Transgender prisoner self-castrates; Arkansas prison is not liable, says the Eighth Circuit

Reid v. Griffin, No. 15-1678 (8th Cir. Dec 17, 2015).

Andrew Reid is locked up in an Arkansas maximum-security prison for first-degree murder. She identifies as a woman. Three years after being incarcerated, she tried to castrate herself. Doctors were able to save one of her testicles. Afterward, the Arkansas Department of Corrections determined that Reid didn’t meet the criteria for gender-identity disorder (also called gender dysphoria). But four months after the Department of Corrections came to this conclusion, Reid cut off her remaining testicle. She underwent emergency surgery and was put on suicide watch.

Reid has now sued the prison, asserting that it violated the Eighth Amendment by its deliberate indifference to her medical needs—i.e., by failing to give her hormone therapy and protect her from self-harm.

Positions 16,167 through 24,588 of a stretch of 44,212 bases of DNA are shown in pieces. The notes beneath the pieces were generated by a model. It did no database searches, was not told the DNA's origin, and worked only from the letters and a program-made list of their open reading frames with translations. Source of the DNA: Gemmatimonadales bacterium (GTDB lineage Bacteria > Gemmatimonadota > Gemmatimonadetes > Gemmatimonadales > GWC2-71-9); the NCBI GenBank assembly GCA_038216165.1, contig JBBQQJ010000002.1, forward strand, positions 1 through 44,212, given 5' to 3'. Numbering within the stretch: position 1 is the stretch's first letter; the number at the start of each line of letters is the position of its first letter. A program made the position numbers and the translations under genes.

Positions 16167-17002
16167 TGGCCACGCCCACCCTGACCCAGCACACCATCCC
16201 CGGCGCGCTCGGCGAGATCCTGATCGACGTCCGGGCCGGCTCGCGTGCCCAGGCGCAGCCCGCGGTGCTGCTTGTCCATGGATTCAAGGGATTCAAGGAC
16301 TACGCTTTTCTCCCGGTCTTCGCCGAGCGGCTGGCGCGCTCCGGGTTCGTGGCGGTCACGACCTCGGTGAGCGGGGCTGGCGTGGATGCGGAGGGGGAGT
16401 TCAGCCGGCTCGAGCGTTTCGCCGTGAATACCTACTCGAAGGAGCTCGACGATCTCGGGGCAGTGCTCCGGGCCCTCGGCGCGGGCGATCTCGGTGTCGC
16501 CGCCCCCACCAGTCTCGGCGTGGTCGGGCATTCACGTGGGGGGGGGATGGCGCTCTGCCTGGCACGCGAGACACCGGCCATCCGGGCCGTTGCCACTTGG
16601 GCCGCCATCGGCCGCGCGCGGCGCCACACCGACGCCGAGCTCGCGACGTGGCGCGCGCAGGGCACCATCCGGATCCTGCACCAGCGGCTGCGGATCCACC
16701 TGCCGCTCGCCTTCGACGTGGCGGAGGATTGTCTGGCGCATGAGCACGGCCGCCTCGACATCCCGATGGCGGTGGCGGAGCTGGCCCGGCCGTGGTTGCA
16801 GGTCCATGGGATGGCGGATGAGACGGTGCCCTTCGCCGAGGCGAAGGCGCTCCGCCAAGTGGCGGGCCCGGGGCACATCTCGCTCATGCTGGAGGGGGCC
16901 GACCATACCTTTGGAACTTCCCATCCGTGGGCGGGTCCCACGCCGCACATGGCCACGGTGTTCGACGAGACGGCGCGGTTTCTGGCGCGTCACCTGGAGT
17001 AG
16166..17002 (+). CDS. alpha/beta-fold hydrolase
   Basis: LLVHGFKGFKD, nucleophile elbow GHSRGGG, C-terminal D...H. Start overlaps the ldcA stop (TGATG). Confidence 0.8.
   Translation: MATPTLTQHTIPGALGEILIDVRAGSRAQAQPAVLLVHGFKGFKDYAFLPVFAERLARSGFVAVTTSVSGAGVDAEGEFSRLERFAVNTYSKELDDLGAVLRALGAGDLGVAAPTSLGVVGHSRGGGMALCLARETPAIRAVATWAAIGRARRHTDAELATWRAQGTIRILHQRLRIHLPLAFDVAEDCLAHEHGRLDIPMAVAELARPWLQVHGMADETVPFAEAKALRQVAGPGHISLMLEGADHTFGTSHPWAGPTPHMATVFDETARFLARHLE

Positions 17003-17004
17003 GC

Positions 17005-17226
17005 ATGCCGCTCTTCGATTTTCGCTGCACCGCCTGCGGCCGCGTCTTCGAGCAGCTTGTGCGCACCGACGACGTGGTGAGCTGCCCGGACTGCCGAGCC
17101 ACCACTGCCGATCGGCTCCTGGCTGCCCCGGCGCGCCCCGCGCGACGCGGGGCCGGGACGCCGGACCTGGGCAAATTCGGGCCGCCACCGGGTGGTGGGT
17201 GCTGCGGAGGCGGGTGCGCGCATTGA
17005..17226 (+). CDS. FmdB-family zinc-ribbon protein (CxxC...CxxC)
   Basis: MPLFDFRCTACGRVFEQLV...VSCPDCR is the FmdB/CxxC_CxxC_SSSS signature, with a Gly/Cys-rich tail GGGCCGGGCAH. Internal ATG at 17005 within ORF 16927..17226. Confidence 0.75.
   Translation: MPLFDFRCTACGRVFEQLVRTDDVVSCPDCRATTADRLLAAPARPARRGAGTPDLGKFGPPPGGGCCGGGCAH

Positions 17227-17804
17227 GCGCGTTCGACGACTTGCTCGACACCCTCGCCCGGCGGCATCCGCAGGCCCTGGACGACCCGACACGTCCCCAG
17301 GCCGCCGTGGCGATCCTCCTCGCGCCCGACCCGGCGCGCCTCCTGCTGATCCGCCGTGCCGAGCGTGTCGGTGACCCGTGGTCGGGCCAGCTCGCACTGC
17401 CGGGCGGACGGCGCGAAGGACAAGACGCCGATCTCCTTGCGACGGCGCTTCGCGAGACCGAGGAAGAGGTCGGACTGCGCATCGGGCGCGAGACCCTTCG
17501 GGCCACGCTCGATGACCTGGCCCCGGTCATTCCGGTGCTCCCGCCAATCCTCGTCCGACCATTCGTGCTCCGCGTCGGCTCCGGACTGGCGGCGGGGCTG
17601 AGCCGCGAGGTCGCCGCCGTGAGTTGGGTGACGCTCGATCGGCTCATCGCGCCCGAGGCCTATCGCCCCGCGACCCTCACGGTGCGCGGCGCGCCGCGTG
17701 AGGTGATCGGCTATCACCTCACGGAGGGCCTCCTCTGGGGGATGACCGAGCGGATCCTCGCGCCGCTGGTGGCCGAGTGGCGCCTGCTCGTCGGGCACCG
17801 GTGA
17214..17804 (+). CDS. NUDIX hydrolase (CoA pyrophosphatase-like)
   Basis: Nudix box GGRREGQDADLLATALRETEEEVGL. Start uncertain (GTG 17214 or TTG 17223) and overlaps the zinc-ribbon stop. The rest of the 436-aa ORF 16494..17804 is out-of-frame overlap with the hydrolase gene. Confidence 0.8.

The Eighth Circuit concludes that the prison didn’t violate Reid’s rights. The prison had doctors examine Reid, and they concluded she didn’t qualify for hormone therapy. The prison was entitled to defer to the doctors and not provide hormone therapy. And because Reid was not entitled to hormone therapy, the prison isn’t responsible for Reid’s self-castration, either—for, according to Reid, it was the lack of hormone therapy that led her to castrate herself. So the Eighth Circuit affirms the district court’s summary judgment for the prison.

Judge Bye dissents. The doctors knew Reid had gone on a hunger strike to protest the denial of hormone therapy, and had cut off one of her testicles—yet they did absolutely nothing to protect her from herself. Judge Bye thinks a trial is needed to determine whether the doctors ignored a clear risk that Reid would harm herself.

To their credit, the panel majority and Judge Bye both refer to Reid using female pronouns. Less can be said of the Arkansas Department of Corrections, who still officially classifies Reid as “male.”